Court: ‘Fake barrister’ took cash for legal cases

Marious Pimm, of Crescent Road, Whittlesey. Photo : Chris Radburn/PA Wire
Marious Pimm, of Crescent Road, Whittlesey. Photo : Chris Radburn/PA Wire
Have your say

An alleged fraudster from Whittlesey used a pub as an office and pretended to be a barrister to trick people out of thousands of pounds, a court heard on Monday (23 April).

Marious Pimm (42), of Crescent Road, Whittlesey, is said to have touted for trade as a solicitor in a Whittlesey pub, before taking more than £5,000 from two people - despite never having qualified to work as a either a solicitor or a barrister.

Yesterday, Pimm appeared at Peterborough Crown Court for the first day of his trial and pleaded not guilty to three counts of fraud, and one count of wilfully pretending to be a barrister.

After the jury of six men and six women were sworn in, Michael Magee, prosecuting, told the court: “Legal professionals in this country deal with a range of matters, and in many cases these are important matters that have a significant impact on people’s lives and finances.

“Solicitors and barristers have requirements for their qualifications and training.

“They have to have a law degree, and do another professional qualification after that, as well as a period of work supervised by a qualified solicitor or barrister.

“Pimm is not, and never has been, a solicitor or barrister.

“In 2006 he obtained a law 2:2 law degree at Lincoln University, and in March 2008 he registered as a student member of the Institute of Legal Executives.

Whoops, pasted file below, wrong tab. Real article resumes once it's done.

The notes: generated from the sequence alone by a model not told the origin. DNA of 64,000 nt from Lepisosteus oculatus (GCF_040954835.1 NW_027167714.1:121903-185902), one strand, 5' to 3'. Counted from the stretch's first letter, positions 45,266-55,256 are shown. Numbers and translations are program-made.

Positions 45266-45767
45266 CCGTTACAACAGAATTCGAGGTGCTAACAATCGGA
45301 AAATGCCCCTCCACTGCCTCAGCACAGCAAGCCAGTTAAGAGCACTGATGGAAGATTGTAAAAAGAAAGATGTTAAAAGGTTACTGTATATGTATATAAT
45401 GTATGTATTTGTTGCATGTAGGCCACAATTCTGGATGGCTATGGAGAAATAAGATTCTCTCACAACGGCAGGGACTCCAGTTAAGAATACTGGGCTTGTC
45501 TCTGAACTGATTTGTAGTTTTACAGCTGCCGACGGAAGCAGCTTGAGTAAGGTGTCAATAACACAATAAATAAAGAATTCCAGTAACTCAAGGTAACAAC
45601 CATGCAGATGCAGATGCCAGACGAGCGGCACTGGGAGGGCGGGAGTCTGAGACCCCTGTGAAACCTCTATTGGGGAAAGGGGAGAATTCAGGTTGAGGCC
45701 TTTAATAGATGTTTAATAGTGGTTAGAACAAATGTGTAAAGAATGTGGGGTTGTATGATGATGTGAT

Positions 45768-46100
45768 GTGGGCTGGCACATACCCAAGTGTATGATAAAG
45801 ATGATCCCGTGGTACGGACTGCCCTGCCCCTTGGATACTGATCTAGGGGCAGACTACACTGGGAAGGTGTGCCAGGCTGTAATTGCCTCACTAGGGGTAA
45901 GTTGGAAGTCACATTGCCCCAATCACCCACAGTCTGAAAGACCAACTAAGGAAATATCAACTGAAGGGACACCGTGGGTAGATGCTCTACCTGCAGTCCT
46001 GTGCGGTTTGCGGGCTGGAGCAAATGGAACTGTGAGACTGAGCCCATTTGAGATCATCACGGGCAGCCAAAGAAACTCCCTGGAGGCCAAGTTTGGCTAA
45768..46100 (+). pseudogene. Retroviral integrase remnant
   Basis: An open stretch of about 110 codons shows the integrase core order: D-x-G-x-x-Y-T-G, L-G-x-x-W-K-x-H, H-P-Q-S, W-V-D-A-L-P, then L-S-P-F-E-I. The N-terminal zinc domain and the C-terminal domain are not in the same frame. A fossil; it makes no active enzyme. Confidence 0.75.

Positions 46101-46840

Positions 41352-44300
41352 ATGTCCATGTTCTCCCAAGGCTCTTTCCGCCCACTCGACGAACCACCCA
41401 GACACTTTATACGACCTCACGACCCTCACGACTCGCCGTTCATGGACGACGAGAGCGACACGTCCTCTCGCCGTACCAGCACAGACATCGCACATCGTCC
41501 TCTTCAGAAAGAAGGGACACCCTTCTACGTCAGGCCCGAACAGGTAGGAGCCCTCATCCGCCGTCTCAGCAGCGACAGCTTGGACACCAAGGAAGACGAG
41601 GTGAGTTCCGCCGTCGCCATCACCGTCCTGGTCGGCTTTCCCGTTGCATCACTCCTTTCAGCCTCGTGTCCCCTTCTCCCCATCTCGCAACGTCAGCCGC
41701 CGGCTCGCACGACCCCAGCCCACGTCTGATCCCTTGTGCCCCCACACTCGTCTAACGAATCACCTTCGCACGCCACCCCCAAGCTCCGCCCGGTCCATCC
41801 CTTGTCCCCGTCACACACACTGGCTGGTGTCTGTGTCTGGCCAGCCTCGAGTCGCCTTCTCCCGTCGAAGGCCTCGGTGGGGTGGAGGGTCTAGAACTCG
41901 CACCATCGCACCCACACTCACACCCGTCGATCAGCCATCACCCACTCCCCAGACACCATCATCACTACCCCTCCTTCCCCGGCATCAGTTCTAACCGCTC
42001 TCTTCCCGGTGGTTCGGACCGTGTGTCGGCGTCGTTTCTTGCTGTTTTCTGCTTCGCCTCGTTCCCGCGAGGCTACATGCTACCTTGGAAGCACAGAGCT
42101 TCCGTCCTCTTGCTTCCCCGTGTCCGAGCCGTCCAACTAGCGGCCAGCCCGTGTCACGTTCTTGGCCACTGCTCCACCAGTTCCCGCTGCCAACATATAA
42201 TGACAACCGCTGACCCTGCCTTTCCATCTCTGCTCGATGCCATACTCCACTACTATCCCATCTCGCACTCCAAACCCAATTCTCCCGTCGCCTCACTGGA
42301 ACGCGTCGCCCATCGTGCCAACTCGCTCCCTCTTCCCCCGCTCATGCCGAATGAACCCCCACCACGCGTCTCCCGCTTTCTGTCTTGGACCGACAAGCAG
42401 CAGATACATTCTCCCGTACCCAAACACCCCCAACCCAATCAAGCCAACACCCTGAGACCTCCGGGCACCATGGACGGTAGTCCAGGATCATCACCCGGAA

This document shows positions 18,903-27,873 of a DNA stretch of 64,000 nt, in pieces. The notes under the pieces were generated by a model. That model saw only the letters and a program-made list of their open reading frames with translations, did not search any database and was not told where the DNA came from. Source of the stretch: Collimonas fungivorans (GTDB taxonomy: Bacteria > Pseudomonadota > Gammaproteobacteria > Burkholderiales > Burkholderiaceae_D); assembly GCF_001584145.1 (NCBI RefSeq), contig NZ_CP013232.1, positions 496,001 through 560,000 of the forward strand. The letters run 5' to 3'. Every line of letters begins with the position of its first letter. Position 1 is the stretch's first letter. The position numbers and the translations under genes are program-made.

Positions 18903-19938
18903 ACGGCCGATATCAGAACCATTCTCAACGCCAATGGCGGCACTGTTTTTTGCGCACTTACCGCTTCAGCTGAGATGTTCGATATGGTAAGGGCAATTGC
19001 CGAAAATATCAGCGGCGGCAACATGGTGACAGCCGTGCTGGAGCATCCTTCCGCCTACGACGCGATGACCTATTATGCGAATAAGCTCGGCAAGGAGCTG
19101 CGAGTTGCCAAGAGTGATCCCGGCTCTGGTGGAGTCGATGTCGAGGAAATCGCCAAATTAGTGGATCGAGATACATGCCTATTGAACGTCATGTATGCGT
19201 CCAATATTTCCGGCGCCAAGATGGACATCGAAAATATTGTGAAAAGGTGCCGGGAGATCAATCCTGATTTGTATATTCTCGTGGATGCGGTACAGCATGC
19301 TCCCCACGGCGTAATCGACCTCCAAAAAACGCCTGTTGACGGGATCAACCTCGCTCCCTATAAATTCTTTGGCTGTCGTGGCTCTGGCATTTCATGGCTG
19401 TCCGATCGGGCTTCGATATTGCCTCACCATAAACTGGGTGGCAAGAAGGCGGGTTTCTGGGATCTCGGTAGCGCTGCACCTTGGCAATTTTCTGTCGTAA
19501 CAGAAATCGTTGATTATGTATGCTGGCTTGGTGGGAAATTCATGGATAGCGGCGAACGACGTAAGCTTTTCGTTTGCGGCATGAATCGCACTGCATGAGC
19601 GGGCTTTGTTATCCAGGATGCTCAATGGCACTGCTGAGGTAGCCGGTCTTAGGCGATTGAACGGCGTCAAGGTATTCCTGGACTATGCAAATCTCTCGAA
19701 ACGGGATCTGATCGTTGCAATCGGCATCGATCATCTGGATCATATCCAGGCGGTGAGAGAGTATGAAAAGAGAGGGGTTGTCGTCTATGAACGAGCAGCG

“It appears Pimm promoted himself in Whittlesey, and frequented The Boat pub.

“He used the pub as an office, and spoke freely to everyone, saying he was a solicitor, and touted for work.”

Mr Magee said Pimm had approached Andrew Hollioake in April 2010 to deal with financial problems the man was having with his plumbing business.

Pimm spoke with Mr Hollioake’s mother, Irene, and said Mr Hollioake had to raise £32,000 by August or he would lose his house.

Mrs Hollioake gave him two cheques, each worth £2,000, which were placed into Pimm’s account.

In 2008 Pimm also agreed to act as a barrister for Carol Bedford, who was assisting her sister in getting a divorce.

Pimm told Miss Bedford he was a solicitor and a barrister, even joking about the wig he wore in court being ‘itchy.’

Miss Bedford also asked for help from Pimm with financial matters, and for the two jobs gave him a total of £1,343.

He also offered to take on another case for a woman called Janet Todd, again pretending to be a barrister.

Mr Magee said: “Pimm even told his partner he was a solicitor, lying in both his professional and private life.

“He said he was a barrister, deliberately mis-reporting his qualifications to get work and money.”

He added that in police interview Pimm said he had never claimed to be a barrister or a solicitor to anyone. The trial continues.